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Bacolod City, Philippines Wednesday, February 3, 2016
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From the Center
with Rolly Espina
OPINIONS

The ARBs of Arroyo

Rolly EspinaI've been following the developments of the 25 agrarian reform beneficiaries' plight in Hacienda Bacan, originally owned by the family of former First Gentleman Mike Arroyo, in Isabela.

Based on their claims, they've been harassed by the alleged presence of gun men and they “feel oppressed” by the family of slain Board Member Renato Malabor.

As to the presence of armed men in the area, that should be an issue of immediate concern since the fifth district has already been identified as an election area on the watch list for possible election-related violence.

As to the claims of oppression, that might be another story. As they themselves admitted, they've been supported by the Malabor family when they signed an agreement leasing off the agrarian-covered farm while they are awaiting the release of their CLOAs.

Since that agreement was signed in 2011, these ARBs have been getting P5,000 every two weeks plus rice and food, or P10,000 a month at least for leasing off their land to the Malabors since they had no resources to till lands awarded to them.

This practice is being done all over the province and in other parts were agrarian reform lands were distributed. This is one area of CARP that has already been over-dramatized to make the national government and DAR take notice that without the necessary support services and technical inputs, the CARP is a failure, but to no avail.

Just check with Land Bank and see their records of payment from ARBs and I am pretty sure it's dismal, or if not, I bet it is being paid by money from lessees.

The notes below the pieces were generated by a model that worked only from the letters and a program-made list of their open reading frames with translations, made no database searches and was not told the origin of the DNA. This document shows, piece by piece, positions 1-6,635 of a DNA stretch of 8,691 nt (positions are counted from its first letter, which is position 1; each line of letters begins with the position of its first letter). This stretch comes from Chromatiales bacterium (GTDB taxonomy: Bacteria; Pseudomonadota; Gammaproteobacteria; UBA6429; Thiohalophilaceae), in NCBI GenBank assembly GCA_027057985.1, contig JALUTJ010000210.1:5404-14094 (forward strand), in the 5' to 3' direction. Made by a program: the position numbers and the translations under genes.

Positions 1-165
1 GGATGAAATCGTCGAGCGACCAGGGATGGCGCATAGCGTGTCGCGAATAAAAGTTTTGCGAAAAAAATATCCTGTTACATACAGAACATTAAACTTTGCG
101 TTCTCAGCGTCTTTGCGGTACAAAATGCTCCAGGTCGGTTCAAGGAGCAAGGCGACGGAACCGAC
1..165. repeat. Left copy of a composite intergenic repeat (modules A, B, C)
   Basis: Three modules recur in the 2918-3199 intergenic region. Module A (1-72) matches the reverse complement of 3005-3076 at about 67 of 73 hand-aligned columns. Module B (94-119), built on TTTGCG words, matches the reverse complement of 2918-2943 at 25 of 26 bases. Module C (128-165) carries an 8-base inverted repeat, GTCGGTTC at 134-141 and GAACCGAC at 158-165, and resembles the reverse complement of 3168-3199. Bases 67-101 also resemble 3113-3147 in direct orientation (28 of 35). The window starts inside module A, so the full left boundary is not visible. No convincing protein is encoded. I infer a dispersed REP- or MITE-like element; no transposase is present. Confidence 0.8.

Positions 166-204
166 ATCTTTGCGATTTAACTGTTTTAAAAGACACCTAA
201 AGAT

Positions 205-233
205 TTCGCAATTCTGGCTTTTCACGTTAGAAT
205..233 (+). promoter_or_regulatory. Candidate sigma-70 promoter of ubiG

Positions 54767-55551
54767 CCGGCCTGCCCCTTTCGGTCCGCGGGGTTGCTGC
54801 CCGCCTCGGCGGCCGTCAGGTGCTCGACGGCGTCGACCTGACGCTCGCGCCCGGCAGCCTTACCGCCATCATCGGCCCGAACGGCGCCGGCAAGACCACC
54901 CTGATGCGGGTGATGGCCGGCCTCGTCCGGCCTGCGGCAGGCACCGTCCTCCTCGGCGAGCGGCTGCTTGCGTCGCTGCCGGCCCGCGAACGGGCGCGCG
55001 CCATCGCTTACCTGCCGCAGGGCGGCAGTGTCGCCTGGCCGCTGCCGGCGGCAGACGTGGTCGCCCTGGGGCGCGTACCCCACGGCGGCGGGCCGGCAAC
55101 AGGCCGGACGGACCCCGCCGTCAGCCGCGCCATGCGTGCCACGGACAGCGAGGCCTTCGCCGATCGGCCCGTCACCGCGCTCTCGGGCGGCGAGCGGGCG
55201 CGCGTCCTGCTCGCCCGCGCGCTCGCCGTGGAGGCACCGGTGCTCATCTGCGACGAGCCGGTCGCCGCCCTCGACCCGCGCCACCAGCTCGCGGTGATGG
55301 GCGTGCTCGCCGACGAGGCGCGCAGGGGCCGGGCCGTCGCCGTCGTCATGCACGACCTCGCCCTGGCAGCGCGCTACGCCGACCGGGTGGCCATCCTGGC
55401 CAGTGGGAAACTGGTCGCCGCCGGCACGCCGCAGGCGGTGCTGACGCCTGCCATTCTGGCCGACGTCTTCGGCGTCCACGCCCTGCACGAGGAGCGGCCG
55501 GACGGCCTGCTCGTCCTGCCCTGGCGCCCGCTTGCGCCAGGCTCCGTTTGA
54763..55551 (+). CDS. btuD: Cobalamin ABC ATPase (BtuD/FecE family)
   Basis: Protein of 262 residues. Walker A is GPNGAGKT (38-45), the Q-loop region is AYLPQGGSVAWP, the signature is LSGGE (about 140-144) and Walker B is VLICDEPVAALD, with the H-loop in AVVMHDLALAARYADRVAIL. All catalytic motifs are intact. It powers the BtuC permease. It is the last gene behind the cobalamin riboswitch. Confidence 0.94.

In fact, if we dig more, there were even landholdings that were supposedly covered but which were confiscated by banks and sold off to new landowners.

CARP must be beyond land distribution but unfortunately, DAR officials through the years, have based their accomplishments on how many hectares have been distributed and not on the state of the beneficiaries.

As such, the ARBs have no recourse but to seek help from those with resources and in their case, it was Malabor, whom, if I'm not mistaken was the sitting mayor then of Isabela.

Now of course, with all due respect to the slain official, that act in itself is very questionable. Here you have an elected official who is supposed to oversee the welfare of his constituents. As mayor, Malabor has enough clout to represent the ARBs before DAR and lobby for support services or at least financing to empower these farmers.

But perhaps, as a planter himself, he saw the opportunity to both, help the ARBs with their day to day and at the same time, benefit economically from tilling their lands.

Now mind you, I think this is being practiced everywhere, both by politicians and those with the capital and if you do an honest survey, there are more ARBs land being leased and tilled by others than them.

That's the reality and for as long as DAR or the national government does not resolve this the ARBs will be holding CLOAs that are meaningless.

Now back to the Bacan case, I doubt if this issue is really oppression from Malabor's surviving family who took over management of the leased lands.

If we take the ARBs statements, up until the time they borrowed again and were not given consideration because of their outstanding debt, they never uttered anything. They capitalized too on the fact that their families survived from the bi-monthly subsistence from the Malabors all these years and on top of that, were even granted a loan of P150,000 per hectare.

With 25 ARBs, we are talking of millions in pesos since I presume each ARB has at least more than one hectare from DAR.

Of course, if I am Araceli Malabor, I will not also simply give in and would demand they pay me back what they owe. If their claims though of Araceli asking they double the amount to include interests, then that's a different question altogether but which mediation can resolve.

To us readers, it may just be another case of the powerful versus the unfortunate souls. But apparently, if you look at the context of the basis of their claims, they were not so unfortunate until they were denied additional loans.

With elections around the corner and with some Malabor family members vying for a seat in their town and district, this can also be just another propaganda. As to who will benefit from all these, I will leave that up to the readers to conclude.*


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